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    • It sounded like every bit the colourful trip to China. I like how you find positive in so many colours. Seems we all like blue. Maybe it’s because no matter where are in this world, there’s bound to be a bit of blue sky somewhere – hence so many of us have some sort of innate connection to the colour.

      I also can’t imagine having a house in the colour red. Though I must say in parts of Asia, brick red tile houses – or brownish -red tiled roofs – are quite popular.

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  18. Beautiful read learned a lot thanks for this❤️ my favorite color is aqua blue it’s been my fav since I was a baby I guess it’s not that girly and how is has this brightness to it and how I loveeeeeee the beach in the islands which is crystal clear aqua blue color 💙 do check out my two new blog post about my trip to the Barbados and let me know what you think would love that❤️

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  19. ” . . . China banned erotic eating of the fruit on online . . .” What does this mean? Were people actually being obscene by licking bananas?

    My top three favourite colours are black, scarlet red and olive green. I still also wear a lot of black. Drives my mum nuts!

    Being black, wearing a lot of actual black and growing up in North America has it challenges when the perception of the colours black and white are even polarized in common language and dictionary definitions:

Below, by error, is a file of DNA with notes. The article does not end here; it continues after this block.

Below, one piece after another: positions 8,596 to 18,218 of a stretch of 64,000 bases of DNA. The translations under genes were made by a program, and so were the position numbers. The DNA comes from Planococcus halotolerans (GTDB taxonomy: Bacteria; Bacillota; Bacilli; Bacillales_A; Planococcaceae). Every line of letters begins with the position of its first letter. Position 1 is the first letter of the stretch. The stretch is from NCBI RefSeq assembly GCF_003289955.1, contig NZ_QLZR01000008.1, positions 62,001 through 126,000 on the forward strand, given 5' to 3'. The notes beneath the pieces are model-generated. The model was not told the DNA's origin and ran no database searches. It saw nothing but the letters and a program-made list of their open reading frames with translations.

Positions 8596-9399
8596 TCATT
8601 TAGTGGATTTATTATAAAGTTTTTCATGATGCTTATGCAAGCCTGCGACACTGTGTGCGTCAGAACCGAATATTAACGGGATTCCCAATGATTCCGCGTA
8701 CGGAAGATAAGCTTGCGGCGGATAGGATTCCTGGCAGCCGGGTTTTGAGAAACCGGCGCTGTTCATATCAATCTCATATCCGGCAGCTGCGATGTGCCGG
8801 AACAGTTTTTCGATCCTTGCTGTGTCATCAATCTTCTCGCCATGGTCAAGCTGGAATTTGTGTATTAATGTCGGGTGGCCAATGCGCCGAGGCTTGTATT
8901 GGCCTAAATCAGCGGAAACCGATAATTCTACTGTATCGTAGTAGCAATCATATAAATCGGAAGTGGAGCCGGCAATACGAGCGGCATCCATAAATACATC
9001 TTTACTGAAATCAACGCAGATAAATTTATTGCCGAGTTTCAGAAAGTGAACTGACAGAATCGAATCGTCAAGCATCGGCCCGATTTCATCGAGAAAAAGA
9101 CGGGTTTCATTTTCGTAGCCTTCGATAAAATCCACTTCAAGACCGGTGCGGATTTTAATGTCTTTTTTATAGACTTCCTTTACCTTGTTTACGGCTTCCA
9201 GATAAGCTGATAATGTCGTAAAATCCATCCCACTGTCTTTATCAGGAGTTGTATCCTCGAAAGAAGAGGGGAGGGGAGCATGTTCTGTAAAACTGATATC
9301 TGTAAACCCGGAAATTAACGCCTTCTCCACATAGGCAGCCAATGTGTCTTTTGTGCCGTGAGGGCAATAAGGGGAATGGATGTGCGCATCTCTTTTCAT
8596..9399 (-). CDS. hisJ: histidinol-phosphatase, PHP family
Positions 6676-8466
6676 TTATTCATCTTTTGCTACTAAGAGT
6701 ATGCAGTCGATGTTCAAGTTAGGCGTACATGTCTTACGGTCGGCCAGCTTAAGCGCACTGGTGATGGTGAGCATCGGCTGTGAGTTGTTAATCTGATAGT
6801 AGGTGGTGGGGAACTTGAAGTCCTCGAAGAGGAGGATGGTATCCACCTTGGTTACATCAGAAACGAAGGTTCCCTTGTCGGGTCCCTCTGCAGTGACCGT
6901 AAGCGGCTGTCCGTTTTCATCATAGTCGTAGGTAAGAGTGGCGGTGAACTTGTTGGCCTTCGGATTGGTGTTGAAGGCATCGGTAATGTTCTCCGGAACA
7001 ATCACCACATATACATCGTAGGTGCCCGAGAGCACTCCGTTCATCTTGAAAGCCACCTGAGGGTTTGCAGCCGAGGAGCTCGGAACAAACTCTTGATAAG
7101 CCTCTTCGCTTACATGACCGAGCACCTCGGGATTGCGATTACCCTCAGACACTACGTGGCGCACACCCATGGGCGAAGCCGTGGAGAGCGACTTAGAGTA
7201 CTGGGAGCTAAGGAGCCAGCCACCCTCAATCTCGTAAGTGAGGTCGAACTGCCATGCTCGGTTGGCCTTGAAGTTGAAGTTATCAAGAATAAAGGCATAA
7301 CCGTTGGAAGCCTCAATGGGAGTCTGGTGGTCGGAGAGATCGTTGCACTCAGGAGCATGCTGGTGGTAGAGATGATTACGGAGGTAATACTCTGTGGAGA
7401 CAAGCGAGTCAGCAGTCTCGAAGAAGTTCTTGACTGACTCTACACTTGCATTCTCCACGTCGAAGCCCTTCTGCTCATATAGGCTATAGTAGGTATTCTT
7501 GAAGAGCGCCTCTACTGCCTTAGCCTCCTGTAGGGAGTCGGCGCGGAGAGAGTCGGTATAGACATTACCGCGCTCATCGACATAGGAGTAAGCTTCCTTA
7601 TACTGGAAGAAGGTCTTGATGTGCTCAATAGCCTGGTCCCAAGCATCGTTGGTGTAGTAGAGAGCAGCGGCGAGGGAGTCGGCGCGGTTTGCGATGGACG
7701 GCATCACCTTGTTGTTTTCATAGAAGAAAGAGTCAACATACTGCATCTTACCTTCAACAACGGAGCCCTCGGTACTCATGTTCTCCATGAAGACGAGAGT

black
    1
    a : of the color black (see 2black 2) a black sweater a black dog as black as coal
    b (1) : very dark in color his face was black with rage (2) : having a very deep or low register (see 1register 4b) a bass with a black voice (3) : heavy, serious the play was a black intrigue
    2
    a : having dark skin, hair, and eyes : swarthy the black Irish
    b (1) often capitalized : of or relating to any of various population groups having dark pigmentation of the skin black Americans (2) : of or relating to the African-American people or their culture black literature a black college black pride black studies (3) : typical or representative of the most readily perceived characteristics of black culture trying to sound black tried to play blacker jazz
    3
    : dressed in black (see 2black 2) playing for the black team